We travelled out to Germany Hamburg via Harwich, Cuxhaven and the Elbe, and back in 1949 by rail Hanover and the Hook of Holland, Harwich and Liverpool Street.
    There was myself and my sister (Gloria), with our brother Antony who later died, and was buried in the Military Cemetery Hamburg (Between early 1947 and late 1949).
    Later in 1948, my sister Diana, was born to Mum in the Military Hospital 49- Hamburg.
    Gloria and I went to the local British Forces Infant school. We have a few memories of Hamburg at the time, and of Germany during this period.
    Transport for families from Hamburg 20 to Central Hamburg, on the shores of the Alster was either by bus-dedicated to the British Forces only, British families were discouraged from travelling on the tram or ‘U’ Bahn service which was for the German citizens and their families, or by river/Alster River boats coloured GREY, the green coloured river boats which were for the German Citizens and families.
    The centre of Hamburg was as I remember it? A site of bombed devastation from the war time campaign. The main two buildings I remember was the main Bahnhoft (railway station) and the ‘Rathouse’ City TownHall. There were shops and café’s : However as a family we were encouraged to shop in the ‘Naffi’ stores as I believe while the German/Hamburg shops had goods and wares, because of shortages and rationing for both the German citizen’s and British Forces, were requested to shop in the ‘Naffi’ I remember when Mum and Dad brought shopping home from the ‘Naffi’ it was in zipped up hold all’s, and totally closed so that what was purchased in the ‘Naffi’ could not be seen, or evident when walking to and from the local transport (British) back to one’s flat.
    Fraternisation with German families was discouraged unless officially cleared by the authorities. We had a visiting Hairdresser, Herr Kakenmister, a domestic help Amy, and the House Keeper Herr and Frau Barden who lived in the basement Flat, of the block of flats we lived in. Herr and Frau Barden lost their son in WWIII on the Russian Front. Herr Barden’s Hobby was photography. As a child I was intrigued by the request, of my Mum and Dad of used tealeaves to the ‘Barden’s’ who used them for a second brew, as their rations was coffee. The Barden’s bread ration was mainly the black rye bread.
    For days out we went to the seaside town Charbauchts near Kiel on the Baltic Coast, which was lovely and sandy and flat. WE had a holiday, initially in Nordenee on the German Friesen Islands and then next year in the Hartz Mountains Gosslar/Alturnae, and the nearby city of Brunswick. The Hartz Mountains was wonderful and green. Brunswick had been bombed level to the ground, and the local sewage discharges had been turned/directed into the city moat and in the summer time we were there as a family it absolutely ‘stank’! Dad took us all around one of the Third Riceght Collages for the perfect Ayrian Race based in Brunswick. While travelling from Brunswick to Gosslar/Alturnae on the bus system, as British Forces/family: However the German Population travelled as well as they could on the railway system hanging all to all vantage points on the travelling train AS child I did not appreciate the closeness of the Russian Sector, which divided the Hartz Mountains District.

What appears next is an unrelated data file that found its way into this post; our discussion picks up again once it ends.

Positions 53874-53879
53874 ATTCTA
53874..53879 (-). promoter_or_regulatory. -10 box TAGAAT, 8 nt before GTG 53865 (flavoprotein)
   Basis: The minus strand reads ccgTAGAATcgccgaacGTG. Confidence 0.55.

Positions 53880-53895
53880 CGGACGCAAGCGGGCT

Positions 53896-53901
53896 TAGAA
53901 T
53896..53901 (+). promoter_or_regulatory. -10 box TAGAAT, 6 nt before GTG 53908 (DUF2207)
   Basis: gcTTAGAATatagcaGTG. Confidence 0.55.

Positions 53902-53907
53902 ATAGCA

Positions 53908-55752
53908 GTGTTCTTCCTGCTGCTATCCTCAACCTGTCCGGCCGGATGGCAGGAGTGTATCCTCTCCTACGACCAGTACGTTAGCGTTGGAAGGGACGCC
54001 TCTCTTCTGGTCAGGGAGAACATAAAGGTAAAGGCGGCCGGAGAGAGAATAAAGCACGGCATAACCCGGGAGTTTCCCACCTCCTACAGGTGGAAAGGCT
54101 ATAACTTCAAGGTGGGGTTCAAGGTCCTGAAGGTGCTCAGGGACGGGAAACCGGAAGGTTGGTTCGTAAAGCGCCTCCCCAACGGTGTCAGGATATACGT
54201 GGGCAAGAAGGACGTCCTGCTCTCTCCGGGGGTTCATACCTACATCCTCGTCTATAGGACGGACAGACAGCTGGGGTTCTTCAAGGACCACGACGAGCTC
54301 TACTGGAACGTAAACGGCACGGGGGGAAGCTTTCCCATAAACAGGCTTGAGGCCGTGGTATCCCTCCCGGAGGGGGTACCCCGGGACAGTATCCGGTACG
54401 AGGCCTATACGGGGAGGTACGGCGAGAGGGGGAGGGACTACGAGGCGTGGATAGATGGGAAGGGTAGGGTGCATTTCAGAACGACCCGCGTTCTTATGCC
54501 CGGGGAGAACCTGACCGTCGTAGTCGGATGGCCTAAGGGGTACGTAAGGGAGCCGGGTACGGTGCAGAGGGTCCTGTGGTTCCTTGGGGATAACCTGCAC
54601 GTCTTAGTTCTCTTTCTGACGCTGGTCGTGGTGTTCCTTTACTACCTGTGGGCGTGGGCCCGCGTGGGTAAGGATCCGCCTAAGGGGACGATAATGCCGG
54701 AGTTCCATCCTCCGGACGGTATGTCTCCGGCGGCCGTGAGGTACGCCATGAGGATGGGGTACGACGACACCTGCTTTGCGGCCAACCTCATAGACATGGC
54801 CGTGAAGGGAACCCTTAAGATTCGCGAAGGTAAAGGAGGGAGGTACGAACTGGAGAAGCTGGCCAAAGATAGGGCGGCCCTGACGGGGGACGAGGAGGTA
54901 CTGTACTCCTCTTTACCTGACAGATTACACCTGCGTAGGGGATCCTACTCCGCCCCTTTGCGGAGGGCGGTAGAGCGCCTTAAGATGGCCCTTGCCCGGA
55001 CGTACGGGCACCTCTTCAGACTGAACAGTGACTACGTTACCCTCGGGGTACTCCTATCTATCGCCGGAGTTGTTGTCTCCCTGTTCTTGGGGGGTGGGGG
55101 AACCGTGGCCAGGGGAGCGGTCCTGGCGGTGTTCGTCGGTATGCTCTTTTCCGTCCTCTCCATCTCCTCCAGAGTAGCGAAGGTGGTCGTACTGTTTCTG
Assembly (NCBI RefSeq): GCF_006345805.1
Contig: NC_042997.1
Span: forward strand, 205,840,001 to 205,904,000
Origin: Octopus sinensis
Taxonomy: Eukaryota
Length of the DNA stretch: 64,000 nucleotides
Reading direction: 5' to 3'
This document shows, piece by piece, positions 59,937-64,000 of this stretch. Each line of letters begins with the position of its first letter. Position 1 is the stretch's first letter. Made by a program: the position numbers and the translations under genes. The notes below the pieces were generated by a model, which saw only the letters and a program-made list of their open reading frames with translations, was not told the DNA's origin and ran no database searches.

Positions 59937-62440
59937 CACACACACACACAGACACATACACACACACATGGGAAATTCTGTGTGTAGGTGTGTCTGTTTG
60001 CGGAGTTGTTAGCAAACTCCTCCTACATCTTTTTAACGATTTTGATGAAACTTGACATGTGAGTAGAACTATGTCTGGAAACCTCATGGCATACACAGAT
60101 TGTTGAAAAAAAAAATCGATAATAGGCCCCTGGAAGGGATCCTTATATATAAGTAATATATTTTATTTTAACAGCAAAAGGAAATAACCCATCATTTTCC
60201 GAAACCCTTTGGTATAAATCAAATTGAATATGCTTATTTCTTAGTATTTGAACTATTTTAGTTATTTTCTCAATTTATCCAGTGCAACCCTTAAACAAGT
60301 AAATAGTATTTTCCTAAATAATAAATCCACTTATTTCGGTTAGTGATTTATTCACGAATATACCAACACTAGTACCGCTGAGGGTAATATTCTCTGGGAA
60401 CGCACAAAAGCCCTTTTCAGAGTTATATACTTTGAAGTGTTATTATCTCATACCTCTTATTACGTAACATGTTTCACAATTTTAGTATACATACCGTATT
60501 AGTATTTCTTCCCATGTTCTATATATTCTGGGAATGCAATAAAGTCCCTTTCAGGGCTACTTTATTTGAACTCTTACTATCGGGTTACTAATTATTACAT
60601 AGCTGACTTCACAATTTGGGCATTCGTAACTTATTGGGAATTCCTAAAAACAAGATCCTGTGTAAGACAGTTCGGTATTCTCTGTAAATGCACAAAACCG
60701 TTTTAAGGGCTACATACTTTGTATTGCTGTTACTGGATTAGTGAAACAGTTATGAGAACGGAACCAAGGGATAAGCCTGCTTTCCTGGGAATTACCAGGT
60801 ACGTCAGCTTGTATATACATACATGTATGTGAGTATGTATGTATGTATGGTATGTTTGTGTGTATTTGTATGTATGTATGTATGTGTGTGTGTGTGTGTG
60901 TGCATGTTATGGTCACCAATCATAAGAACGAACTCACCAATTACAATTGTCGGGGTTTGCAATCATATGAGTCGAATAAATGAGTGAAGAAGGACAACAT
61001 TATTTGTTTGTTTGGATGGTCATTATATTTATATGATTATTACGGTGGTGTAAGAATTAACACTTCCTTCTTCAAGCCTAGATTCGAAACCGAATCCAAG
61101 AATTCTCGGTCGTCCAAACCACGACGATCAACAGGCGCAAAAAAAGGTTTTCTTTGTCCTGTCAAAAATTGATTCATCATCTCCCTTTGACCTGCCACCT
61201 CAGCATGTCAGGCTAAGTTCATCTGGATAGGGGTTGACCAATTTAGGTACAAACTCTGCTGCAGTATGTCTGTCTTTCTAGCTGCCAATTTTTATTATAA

Dad’s work with the CCG Food commission, took him sometimes to the port of Hamburg, were I accompanied him witnessing the loading of ‘Sunderland’ Flying boats taking part in the ‘Berlin Airlift’. And yet on another visit to an island in the Elbe, where Ferguson (British Government) were demonstrating the then new Massy Ferguson Tractor and its adaptations for modern farming. Then again Dad was at the Nazi trials in Nuremburg as an observer??? The reason Dad never explained.
    AS a family we had a great Aunty and Cousin who were naturalised Germans and lived in Wiesbaden. My Great Aunty original was a British citizen and prior to WWI had married a German Army Officer who died in WWI while in action on the Western Front. My Great Aunty and cousin had a hard time during the rise of the Third Richt Political system. Later after WWII they were asked to work in the American Sector, and Dad, visited them when he could, and his work permitted such visits.
    My dad, mum and my 3 sisters returned in the 1970’s to visit Hamburg, to visit old places. The people that Mum and dad knew other than the Brits, had passed away. I myself went back in the 60’s as a seaman to the port of Hamburg, and on one of these visit with my wife travelling as crew We visited the old flat and district around it: Travelling this time on the ‘U’ Bahn as a normal person.